Frozen Ebola virus reveals its deadly spike
WASHINGTON (Reuters) - Researchers who have managed to freeze the Ebola virus and make images of the spike it uses to infect cells said on Wednesday they hope their work may lead to a treatment or vaccine for the deadly microbe.
The researchers have a picture of the so-called spike protein, used by many viruses to get into the cells they infect.
Ebola's spike protein is concealed, which may help explain why the virus is so deadly, said Erica Ollmann Saphire, of the Scripps Research Institute in La Jolla, California, who led the study.
"It cloaks itself with human carbohydrates," Ollman Saphire said in a telephone interview.
"It's kind of like Harry Potter wrapped in an invisibility cloak. But there are three or four little sites peeking out," she added.
These may provide a target for a drug or vaccine, or perhaps an immune-based treatment for Ebola, she said.
"We actually have the roadmap to figure out where the chinks in its armor are," Ollman Saphire said.
Ebola hemorrhagic fever is rare, but there is no good treatment, no cure and no vaccine, and the virus usually kills between 50 percent and 90 percent of its victims.
It is spread when people come into contact with the bodily fluids of a patient. As with other hemorrhagic fevers, patients die from dehydration, bleeding, and shock.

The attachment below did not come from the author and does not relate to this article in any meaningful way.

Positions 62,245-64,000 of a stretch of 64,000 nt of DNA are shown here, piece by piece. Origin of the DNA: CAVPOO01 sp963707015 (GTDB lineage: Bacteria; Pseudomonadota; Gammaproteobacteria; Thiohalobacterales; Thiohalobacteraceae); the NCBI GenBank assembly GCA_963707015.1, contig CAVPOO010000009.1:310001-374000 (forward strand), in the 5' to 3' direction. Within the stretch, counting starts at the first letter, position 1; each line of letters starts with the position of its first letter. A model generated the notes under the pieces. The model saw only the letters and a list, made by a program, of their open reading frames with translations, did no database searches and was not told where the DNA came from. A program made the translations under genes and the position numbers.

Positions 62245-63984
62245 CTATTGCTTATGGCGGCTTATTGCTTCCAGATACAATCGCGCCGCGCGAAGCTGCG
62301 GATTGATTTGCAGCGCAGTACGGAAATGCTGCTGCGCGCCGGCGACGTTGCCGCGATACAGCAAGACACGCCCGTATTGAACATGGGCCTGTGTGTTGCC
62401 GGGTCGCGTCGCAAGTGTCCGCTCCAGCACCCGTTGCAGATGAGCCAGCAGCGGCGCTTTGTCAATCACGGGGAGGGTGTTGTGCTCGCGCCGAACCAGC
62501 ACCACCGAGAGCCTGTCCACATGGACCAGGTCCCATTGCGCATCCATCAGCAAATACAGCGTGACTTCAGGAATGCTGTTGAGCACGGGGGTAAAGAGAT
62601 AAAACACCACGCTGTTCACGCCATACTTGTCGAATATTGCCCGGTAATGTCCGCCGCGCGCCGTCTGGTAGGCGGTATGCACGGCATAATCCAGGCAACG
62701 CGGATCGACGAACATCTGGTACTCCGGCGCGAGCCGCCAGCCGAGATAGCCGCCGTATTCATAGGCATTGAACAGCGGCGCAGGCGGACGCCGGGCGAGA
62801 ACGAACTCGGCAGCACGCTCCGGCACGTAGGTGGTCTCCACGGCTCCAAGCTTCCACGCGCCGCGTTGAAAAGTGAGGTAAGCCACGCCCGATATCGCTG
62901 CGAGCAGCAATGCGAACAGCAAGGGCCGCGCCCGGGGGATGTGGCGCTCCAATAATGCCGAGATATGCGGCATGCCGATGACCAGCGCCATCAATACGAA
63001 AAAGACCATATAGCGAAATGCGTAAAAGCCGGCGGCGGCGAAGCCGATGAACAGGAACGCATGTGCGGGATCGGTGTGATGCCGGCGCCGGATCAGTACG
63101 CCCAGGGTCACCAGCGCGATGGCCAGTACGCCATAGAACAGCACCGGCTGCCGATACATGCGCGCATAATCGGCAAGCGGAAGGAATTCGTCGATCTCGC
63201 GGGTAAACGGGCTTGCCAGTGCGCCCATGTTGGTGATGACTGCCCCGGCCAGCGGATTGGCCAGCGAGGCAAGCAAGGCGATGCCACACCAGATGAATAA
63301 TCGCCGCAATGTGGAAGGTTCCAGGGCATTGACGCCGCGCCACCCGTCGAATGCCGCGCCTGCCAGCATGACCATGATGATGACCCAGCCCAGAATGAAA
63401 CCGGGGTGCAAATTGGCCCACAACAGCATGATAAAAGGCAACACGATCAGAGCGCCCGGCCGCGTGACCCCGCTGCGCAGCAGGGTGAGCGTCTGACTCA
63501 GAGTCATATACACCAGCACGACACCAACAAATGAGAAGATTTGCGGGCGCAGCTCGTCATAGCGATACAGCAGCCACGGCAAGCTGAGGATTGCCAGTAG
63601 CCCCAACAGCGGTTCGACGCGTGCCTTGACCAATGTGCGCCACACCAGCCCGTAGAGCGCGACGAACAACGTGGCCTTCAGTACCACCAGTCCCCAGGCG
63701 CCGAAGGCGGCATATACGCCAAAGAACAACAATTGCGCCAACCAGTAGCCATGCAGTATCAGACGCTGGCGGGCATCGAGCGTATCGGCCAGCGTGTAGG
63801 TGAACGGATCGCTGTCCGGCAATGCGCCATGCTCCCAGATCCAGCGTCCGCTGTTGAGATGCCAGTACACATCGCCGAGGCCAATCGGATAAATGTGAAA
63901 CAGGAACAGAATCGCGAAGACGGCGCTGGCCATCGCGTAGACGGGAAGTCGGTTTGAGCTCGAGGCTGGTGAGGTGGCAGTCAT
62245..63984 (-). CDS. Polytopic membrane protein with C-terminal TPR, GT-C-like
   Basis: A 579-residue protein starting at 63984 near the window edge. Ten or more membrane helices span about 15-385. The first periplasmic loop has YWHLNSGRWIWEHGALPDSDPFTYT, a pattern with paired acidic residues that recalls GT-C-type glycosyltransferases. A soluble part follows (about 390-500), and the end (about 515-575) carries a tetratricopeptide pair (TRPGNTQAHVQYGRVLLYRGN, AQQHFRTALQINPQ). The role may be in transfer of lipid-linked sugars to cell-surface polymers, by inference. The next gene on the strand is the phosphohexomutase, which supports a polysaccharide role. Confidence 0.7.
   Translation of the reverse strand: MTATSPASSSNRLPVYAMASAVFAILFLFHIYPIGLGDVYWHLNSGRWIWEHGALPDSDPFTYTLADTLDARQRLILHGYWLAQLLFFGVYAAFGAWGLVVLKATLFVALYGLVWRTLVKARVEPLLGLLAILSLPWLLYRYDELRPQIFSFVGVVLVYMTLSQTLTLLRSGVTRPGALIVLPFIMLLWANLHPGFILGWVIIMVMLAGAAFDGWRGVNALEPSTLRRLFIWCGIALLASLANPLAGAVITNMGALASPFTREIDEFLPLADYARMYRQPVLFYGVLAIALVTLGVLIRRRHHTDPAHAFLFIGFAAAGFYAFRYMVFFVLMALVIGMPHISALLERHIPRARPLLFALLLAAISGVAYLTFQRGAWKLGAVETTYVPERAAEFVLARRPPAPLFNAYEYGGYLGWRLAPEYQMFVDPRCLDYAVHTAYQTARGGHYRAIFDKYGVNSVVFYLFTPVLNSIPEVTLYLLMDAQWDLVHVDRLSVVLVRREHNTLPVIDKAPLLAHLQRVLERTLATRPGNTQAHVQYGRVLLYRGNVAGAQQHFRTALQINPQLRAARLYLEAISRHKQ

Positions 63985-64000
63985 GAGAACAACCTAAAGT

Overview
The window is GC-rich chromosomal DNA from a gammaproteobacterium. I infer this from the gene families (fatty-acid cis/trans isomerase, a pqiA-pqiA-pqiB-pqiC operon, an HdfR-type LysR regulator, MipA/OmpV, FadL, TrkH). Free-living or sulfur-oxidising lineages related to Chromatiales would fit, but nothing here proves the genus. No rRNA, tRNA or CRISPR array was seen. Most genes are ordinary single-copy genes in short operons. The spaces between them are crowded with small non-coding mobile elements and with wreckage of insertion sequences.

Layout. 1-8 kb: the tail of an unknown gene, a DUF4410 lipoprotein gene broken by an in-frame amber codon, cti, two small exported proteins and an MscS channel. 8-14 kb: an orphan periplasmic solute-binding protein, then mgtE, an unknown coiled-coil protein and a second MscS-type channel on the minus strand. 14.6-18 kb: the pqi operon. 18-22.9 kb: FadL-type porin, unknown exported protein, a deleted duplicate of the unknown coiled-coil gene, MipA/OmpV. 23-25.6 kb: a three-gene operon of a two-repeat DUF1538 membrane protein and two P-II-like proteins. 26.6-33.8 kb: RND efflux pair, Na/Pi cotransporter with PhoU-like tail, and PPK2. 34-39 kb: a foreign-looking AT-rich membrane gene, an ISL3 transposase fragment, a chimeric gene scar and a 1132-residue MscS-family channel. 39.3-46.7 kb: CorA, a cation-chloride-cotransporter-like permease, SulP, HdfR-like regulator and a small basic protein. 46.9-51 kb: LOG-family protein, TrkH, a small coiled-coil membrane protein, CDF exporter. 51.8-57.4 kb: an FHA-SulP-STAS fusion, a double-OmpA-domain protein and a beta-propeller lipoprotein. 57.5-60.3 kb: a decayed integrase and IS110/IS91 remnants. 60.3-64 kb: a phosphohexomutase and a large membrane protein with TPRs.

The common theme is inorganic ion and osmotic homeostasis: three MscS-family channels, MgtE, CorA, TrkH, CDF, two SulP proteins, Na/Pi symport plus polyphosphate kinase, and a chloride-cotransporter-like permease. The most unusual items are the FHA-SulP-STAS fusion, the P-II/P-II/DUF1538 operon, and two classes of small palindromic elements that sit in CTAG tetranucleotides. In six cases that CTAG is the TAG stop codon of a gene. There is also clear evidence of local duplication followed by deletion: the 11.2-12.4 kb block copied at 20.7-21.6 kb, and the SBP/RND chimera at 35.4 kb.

The latest outbreak, which ended in February in Uganda, was unusually mild, killing 37 people out of 149 infected.
A previous outbreak in Uganda in 2000 killed more than half of 425 people infected and a 2006 outbreak in neighboring Congo infected 264 people, killing 187.
YEARS OF WORK
While rare, doctors are keen to find a way to treat Ebola and related viruses such as Marburg.
Ollmann Saphire said it took years to get the virus to crystallize so an image could be taken.
Researchers used an antibody taken from a survivor of a 1995 outbreak in Zaire, which killed 250 out of 315 people infected. Scripps researcher Dennis Burton isolated the antibody, an immune system protein, from the patient's bone marrow.
What they finally saw surprised them.
The spike protein has two sub-units called gp1 and gp2 which wrap around one another oddly, they reported in the journal Nature.
"The site is buried under this tree-like canopy of carbohydrates," said Ollmann Saphire. This appears to help cloak it from the body's immune cells.
"It is a fascinating little beast," she said. "It has evolved all these strategies to achieve its various dastardly goals while hiding."
Viruses are small organisms, usually with only a handful of genes. They must hijack a living cell to replicate themselves.
But viruses are also wrapped up tightly, with only one or two structures that can be affected by the body's immune-fighting cells, or by drugs.
With Ebola, the spike protein may be the only accessible target, Ollmann Saphire said.
"Now we can make a movie of all the different gymnastics that the protein goes through ... in driving the infection," she said.
(Editing by Vicki Allen)
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